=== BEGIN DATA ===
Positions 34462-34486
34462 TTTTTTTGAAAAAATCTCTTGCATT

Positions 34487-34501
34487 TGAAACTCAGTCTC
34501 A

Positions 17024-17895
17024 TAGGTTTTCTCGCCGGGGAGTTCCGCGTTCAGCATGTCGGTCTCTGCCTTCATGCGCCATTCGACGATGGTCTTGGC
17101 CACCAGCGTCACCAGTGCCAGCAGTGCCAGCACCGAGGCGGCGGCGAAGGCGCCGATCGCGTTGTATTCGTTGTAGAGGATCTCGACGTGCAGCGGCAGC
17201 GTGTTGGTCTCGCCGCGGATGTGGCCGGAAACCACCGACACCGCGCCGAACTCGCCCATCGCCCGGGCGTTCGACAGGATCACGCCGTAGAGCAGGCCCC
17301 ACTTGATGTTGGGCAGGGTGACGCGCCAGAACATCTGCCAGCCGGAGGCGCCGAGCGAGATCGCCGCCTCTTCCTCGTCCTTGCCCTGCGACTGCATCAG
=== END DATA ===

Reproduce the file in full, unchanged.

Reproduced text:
Positions 34462-34486
34462 TTTTTTTGAAAAAATCTCTTGCATT

Positions 34487-34501
34487 TGAAACTCAGTCTC
34501 A

Positions 17024-17895
17024 TAGGTTTTCTCGCCGGGGAGTTCCGCGTTCAGCATGTCGGTCTCTGCCTTCATGCGCCATTCGACGATGGTCTTGGC
17101 CACCAGCGTCACCAGTGCCAGCAGTGCCAGCACCGAGGCGGCGGCGAAGGCGCCGATCGCGTTGTATTCGTTGTAGAGGATCTCGACGTGCAGCGGCAGC
17201 GTGTTGGTCTCGCCGCGGATGTGGCCGGAAACCACCGACACCGCGCCGAACTCGCCCATCGCCCGGGCGTTCGACAGGATCACGCCGTAGAGCAGGCCCC
17301 ACTTGATGTTGGGCAGGGTGACGCGCCAGAACATCTGCCAGCCGGAGGCGCCGAGCGAGATCGCCGCCTCTTCCTCGTCCTTGCCCTGCGACTGCATCAG